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Posts Tagged ‘Magesterium’

 

Edward the Confessor (Image: Wikimedia Commons)

 

Month of the Most Holy Rosary

Sunday, October 10 – 20th Sunday after Pentecost (Traditional) / 28th Sunday in Ordinary Time (New)

St. Francis Borgia (1572), Priest, Religious, Patron of Portugal (Traditional)

St. Ghislain (Gislenus) (680), Abbot (Historical)

Monday, October 11

The Divine Maternity of Our Lord (Traditional)

St. Firminus (543), Bishop (Historical)

Tuesday, October 12

St. Wilfrid (709), Bishop of York (Historical)

Our Lady of the Pillar (36) (Historical)

Wednesday, October 13

St. Edward the Confessor (1066), King and Patron of England (Traditional)

St. Gerald of Aurillac (909), Patron of Bachelors and the Handicapped (Historical)

Thursday, October 14

St. Callistus I (222), Pope, Martyr (New, Traditional)

Friday, October 15

(Obligatory Day of Abstinence from Meat or Substitution of Some Other Sacrifice)

St. Teresa of Jesus (Teresa of Avila) (1582), Virgin, Religious, Doctor of the Church, Reformer of Carmel, Patroness of Headache Sufferers (New, Traditional)

Saturday, October 16

St. Hedwig (1243), Widow, Religious (New, Traditional)

St. Margaret Mary Alacoque (1690), Virgin (New)

St. Gerard Majella (1755), Religious, Patron of Expectant Mothers (Historical)

St. Gall (635), Priest, Religious (Historical)

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The Temptation of Christ (Scheffer, 1854. Image: Wikipedia)

One of the fundamental causes of all our problems today, particularly in respect to dissent from the Magisterium of the Church, has to do with asking the wrong question.

When we encounter one of God’s teachings we don’t like or don’t understand, our secularized, self-centered society has taught us to ask:

“What’s wrong with the Church that they don’t get it?”

The “it” in this case being secular society’s philosophy of anything goes as long as it makes you feel good.

The question we should actually ask in these situations is:

“What’s wrong with me that I don’t get it?”

The “it” in this case being God’s plan for the eternal salvation of our souls.

True happiness and true freedom come only when we freely submit our will to the will of God.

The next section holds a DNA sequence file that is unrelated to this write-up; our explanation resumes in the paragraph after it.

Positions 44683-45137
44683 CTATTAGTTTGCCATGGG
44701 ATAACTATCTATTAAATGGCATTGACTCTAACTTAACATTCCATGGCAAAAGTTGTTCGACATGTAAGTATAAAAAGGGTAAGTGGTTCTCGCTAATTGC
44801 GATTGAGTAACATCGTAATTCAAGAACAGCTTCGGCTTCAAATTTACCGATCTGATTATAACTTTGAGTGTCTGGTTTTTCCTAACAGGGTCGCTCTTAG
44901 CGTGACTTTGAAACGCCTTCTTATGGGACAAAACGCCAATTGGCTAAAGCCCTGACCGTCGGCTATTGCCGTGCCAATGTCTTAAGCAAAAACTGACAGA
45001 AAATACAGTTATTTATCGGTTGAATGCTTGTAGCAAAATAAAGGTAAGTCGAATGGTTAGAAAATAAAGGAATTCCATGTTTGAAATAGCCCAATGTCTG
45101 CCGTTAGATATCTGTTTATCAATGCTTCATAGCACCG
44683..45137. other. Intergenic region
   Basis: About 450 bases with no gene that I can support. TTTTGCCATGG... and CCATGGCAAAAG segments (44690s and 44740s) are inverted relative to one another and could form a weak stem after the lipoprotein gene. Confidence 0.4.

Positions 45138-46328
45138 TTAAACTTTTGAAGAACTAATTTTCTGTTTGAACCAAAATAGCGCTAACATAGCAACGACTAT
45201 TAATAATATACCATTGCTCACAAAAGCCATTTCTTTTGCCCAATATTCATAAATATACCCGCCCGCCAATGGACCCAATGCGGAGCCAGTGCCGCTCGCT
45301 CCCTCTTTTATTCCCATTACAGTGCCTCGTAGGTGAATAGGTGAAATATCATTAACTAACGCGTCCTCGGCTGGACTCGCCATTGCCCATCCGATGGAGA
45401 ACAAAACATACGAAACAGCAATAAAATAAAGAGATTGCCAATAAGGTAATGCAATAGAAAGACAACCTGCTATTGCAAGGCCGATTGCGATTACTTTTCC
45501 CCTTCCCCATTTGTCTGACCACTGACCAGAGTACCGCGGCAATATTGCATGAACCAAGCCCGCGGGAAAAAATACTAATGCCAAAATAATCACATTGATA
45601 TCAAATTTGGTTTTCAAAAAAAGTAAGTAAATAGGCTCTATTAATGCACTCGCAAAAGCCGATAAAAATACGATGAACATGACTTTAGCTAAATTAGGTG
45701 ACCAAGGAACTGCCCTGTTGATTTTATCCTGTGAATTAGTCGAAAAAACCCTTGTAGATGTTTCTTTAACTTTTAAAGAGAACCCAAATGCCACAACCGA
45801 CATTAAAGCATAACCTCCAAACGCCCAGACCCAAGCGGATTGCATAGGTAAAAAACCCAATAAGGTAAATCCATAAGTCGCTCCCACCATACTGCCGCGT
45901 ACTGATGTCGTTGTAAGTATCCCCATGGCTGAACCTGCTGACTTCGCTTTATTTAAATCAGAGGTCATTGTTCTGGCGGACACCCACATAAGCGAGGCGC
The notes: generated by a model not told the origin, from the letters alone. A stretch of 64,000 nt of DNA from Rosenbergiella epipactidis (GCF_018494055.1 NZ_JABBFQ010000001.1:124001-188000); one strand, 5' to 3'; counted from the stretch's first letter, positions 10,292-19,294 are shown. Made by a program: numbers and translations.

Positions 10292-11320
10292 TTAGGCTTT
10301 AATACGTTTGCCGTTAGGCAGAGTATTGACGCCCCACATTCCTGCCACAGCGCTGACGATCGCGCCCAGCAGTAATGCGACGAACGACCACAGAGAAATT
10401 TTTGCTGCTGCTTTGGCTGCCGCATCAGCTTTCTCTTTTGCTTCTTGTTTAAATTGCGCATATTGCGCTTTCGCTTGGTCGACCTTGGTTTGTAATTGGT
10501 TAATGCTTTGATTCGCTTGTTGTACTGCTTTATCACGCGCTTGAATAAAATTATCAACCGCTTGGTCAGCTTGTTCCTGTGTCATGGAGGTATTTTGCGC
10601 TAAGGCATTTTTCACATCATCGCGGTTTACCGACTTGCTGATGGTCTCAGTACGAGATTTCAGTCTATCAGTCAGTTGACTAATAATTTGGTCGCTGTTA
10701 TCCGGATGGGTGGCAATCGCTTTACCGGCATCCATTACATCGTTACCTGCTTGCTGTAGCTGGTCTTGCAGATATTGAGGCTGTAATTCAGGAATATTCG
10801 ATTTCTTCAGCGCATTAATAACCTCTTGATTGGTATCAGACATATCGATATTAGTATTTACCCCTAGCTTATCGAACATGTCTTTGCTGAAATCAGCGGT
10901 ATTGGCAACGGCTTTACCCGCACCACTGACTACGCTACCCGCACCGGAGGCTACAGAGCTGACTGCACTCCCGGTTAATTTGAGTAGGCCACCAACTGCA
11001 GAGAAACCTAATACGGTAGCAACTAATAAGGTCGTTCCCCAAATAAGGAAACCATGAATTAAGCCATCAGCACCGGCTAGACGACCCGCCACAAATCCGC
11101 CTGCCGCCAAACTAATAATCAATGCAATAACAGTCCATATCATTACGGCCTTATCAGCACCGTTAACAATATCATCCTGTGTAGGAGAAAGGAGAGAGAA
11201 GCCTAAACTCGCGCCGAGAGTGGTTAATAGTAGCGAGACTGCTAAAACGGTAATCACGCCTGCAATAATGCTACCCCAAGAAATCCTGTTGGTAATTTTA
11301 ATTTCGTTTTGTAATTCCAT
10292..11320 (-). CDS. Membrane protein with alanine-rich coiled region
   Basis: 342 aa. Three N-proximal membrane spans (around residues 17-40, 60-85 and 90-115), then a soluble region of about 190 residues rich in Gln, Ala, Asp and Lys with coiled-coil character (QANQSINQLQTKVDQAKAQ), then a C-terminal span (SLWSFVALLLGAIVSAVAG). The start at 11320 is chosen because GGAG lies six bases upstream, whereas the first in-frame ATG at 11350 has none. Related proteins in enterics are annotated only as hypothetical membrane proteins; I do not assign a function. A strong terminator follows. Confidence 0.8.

“My Father, if it be possible, let this cup pass from me; nevertheless, not as I will, but as thou wilt.” (Matt 26:39)

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Monsignor Charles Pope posted an excellent piece on the Archdiocese of Washington blog entitled “The Politician and the ‘Private’ Sin: Christine O’Donnell Runs Afoul of the ‘New Morality.’”  Msgr. Pope uses the “controversy” generated by recent airing of old video showing O’Donnell denouncing masturbation as a springboard for a discussion of the Catholic view of sexuality and masturbation.  Please follow the link above and read his full article.  Msgr. Pope’s teaching is spot-on and delivered with excellent pastoral care and wisdom.

I’m firmly convinced one of the greatest causes for a negative reaction against the Catholic Church today and for producing dissent from Church teaching by many “Catholics” is the very “closeness” of the Church herself.  Because the Church is so “familiar,” many people believe they’re complete experts on what the Church teaches based on nothing more than their own opinions and hearsay, particularly “Catholics” who vaguely recall Sister So-and-so (often a feminist dissenter – such as in my “Catholic” grade school) saying something about something in grade school Catechism class during the 1970s or 1980s.  Yet, what they think the Church teaches has little to no connection to her actual teaching.  Sexuality is a prime example.

Most people, and far too many “Catholics,” believe the Church teaches that anything connected with the body or with sex is “evil” and “dirty” – and that we should feel “guilty” for having any sort of “sinful” thought or feeling about sex.  This is pure rubbish!  Nothing could be further from the truth regarding actual Church teaching on human sexuality and the human body.

The Church has consistently taught that because Jesus was fully divine and fully human (two natures in one person), the human body is not inherently “dirty” or “evil.”  Any teaching to the contrary is heresy – and in fact the Church has fought many heresies founded upon the notion of the human body as “dirty” or “evil” since the days the early Church.  God would not have become fully human if He viewed our bodies and our sexuality as “dirty” and “evil.”  Instead, He gave us our bodies and everything associated with them, including our sexuality, as a gift of His free will.  Therefore, the Church has always held the body, and sexuality by connection, are wonderfully beautiful gifts from God.

The Church teaches that, as a gift from God, we should treat our sexuality with the utmost reverence and respect as we’d treat any other great gift given us by someone who cares deeply about us (and no one cares more about us than God).  As part of caring for and treasuring this gift, we should keep it oriented towards its divine purpose – the physical union of man and woman in marriage to produce children.  We don’t like to hear it today, but orienting our sexuality towards any other purpose goes against its nature and against God’s intention.